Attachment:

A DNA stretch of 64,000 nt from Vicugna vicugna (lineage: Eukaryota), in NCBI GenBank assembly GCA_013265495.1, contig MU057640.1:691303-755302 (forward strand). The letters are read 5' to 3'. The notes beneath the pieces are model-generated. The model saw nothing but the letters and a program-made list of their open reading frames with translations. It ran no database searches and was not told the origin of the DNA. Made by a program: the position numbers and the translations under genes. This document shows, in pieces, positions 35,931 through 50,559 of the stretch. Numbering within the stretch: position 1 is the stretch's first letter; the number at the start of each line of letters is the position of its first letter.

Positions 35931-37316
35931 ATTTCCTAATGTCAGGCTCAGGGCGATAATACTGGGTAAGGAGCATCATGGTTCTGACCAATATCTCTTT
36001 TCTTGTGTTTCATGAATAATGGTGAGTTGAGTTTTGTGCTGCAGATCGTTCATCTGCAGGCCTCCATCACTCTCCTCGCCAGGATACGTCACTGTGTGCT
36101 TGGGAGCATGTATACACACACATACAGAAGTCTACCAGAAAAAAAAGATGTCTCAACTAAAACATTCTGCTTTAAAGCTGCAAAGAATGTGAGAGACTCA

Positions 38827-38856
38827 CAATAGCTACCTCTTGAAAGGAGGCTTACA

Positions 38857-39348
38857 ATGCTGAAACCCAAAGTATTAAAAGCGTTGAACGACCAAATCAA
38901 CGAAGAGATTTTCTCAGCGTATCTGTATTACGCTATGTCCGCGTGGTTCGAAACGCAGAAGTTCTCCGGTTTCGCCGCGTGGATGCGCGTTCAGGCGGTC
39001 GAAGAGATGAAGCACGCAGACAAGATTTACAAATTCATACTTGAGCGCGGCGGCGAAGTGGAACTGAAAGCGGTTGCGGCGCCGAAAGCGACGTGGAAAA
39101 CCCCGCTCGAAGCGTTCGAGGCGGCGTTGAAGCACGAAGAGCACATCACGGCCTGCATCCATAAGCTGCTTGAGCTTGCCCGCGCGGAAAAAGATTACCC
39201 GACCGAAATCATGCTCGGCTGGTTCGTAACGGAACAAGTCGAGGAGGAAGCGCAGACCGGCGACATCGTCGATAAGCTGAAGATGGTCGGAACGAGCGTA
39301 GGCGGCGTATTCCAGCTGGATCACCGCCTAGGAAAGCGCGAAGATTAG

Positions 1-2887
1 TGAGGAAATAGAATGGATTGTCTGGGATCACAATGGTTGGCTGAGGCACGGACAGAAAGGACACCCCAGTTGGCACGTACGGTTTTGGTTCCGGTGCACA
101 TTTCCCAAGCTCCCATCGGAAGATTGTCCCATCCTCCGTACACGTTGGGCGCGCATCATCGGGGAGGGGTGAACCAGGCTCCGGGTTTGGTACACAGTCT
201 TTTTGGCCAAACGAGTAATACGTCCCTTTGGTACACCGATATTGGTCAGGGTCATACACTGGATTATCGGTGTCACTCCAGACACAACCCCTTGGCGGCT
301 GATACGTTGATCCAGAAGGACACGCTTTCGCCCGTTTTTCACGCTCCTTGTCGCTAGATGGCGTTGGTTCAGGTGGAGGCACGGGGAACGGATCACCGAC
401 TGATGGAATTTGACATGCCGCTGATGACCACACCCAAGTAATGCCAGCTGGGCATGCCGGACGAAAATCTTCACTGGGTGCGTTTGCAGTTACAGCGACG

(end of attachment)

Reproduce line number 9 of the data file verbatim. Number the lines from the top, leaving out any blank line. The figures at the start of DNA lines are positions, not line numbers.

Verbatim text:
38857 ATGCTGAAACCCAAAGTATTAAAAGCGTTGAACGACCAAATCAA